Self-esteem is not a constant thing. It can increase or decrease as people continue to interact with their family, their peers, and their community. On average, your self-esteem drops swiftly down in early adolescence, increases gradually during adulthood, and decreases gradually again towards the end of your life.
Childhood: Young children need constant support and encouragement from their family members in order to keep their self-esteem level high during adolescence. If they have the chance to succeed at small tasks and goals and to build their skills, they are most likely to grow up to become very confident and successful individuals. Most children enter school with a relatively high self-esteem, but there is often a gradual decline in self-esteem during their years during elementary school. This may be happening because students begin to compare themselves with other children. Or the students may begin to receive more negative feedback from teachers, peers, or even their own parents than they had ever received before.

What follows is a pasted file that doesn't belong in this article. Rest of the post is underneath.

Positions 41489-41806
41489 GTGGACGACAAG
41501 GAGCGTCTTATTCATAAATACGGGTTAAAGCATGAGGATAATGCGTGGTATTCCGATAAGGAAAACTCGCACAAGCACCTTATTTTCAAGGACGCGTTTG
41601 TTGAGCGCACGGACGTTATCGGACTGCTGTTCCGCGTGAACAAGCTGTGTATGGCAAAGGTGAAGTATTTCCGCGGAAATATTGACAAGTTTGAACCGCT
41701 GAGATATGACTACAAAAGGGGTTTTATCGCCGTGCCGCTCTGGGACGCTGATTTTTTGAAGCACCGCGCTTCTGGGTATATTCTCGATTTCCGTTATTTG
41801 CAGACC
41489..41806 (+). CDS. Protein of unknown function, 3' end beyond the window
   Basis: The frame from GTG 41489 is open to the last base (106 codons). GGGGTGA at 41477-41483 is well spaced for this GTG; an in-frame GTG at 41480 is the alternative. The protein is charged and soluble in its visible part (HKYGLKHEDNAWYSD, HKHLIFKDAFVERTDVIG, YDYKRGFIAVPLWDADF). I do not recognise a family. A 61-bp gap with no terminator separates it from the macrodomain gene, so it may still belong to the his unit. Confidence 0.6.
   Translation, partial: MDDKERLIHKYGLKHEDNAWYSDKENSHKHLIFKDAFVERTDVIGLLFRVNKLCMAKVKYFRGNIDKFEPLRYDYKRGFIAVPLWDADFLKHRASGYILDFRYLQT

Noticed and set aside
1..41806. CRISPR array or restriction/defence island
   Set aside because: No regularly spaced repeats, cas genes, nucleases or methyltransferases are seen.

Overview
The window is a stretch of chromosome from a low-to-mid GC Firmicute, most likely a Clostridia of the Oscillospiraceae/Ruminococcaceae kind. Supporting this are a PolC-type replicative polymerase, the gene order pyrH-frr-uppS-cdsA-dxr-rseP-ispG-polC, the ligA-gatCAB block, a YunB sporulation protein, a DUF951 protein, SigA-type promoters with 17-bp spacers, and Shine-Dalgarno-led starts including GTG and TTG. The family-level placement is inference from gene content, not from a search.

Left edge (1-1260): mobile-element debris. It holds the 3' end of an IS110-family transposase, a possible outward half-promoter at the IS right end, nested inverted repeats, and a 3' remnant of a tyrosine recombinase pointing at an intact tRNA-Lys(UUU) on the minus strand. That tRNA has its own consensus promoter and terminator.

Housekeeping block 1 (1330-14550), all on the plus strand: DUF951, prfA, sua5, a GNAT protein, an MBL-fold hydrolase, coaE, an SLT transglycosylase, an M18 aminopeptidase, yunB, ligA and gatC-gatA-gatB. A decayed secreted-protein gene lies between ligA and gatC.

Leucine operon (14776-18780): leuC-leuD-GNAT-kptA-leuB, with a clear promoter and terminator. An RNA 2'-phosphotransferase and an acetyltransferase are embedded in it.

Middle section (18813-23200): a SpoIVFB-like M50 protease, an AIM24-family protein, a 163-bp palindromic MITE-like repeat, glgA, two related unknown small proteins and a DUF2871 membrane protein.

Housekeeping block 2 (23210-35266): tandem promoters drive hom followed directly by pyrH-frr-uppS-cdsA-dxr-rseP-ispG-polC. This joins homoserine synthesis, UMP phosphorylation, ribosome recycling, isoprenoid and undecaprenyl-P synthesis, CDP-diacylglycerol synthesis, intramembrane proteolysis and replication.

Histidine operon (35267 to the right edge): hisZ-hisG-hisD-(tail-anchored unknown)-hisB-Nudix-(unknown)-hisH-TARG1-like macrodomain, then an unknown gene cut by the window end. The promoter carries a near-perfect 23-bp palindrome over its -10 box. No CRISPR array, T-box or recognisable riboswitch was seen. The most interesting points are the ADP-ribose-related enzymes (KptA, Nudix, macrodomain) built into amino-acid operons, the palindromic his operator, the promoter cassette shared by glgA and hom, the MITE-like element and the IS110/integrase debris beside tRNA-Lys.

Adolescence: It is very normal for teens and adolescence to be critical of their outward appearance, their abilities, their interests, and their own shortcomings. But some teens (there are always a couple of these present in every community) are overly self-conscious and often tend to judge themselves way too harshly. They may end up comparing themselves with only the best atheletes or the most attractive celebrities. As a result, their already wek/low self-esteem may suffer significantly and even drive them to depression or withdrawal from society.
The larger world around you constantly has an influence on your self-esteem. You receive messages about your appearance, your gender, your cultural group, and your values from the ever present media. Messages like "only thin people have fun" or "only the latest electronic gadget will make you popular" can surely make you feel that you are not as good as the others who have these traits or things.
Adulthood: Self-esteem generally rises during adulthood and peaks at the ages 60-69. Adults at this age begin to accomplish their bigger long-term goals and take complete control of their lives. Also, adults are better able to keeping the right things in the proper perspective. Researchers are not sure why adults' self-esteem tends to decrease in older adults, the elderly. The drop most likely is caused by many the health problems that plague the lives of the elderly and also because of limited roles for the older adults in our society.